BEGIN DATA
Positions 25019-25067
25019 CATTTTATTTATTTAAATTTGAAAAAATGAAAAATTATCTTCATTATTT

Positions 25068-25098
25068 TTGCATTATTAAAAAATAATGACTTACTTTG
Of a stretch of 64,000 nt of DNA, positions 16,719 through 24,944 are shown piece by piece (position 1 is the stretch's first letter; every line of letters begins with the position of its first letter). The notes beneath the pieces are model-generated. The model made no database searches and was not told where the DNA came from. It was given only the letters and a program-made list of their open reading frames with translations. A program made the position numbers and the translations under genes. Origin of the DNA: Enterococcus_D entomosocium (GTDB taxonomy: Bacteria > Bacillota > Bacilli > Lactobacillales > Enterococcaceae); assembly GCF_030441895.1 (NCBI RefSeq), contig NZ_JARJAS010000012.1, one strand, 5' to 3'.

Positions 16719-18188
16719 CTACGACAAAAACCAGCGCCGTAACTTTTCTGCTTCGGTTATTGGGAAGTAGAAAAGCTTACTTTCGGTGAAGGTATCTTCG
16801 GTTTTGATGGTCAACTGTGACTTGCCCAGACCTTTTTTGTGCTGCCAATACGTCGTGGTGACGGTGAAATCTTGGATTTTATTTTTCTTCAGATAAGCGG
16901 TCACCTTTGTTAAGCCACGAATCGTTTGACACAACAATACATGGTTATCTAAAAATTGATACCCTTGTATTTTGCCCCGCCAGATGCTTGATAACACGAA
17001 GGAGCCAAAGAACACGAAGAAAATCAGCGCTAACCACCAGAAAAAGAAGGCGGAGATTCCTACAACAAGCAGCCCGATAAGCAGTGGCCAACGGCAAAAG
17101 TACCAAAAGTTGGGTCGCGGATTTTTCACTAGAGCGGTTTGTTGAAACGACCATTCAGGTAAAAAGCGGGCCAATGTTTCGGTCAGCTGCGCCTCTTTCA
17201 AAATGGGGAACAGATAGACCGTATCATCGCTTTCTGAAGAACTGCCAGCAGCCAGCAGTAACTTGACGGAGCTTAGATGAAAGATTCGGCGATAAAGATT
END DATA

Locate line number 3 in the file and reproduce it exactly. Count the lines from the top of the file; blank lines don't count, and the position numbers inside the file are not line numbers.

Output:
Positions 25068-25098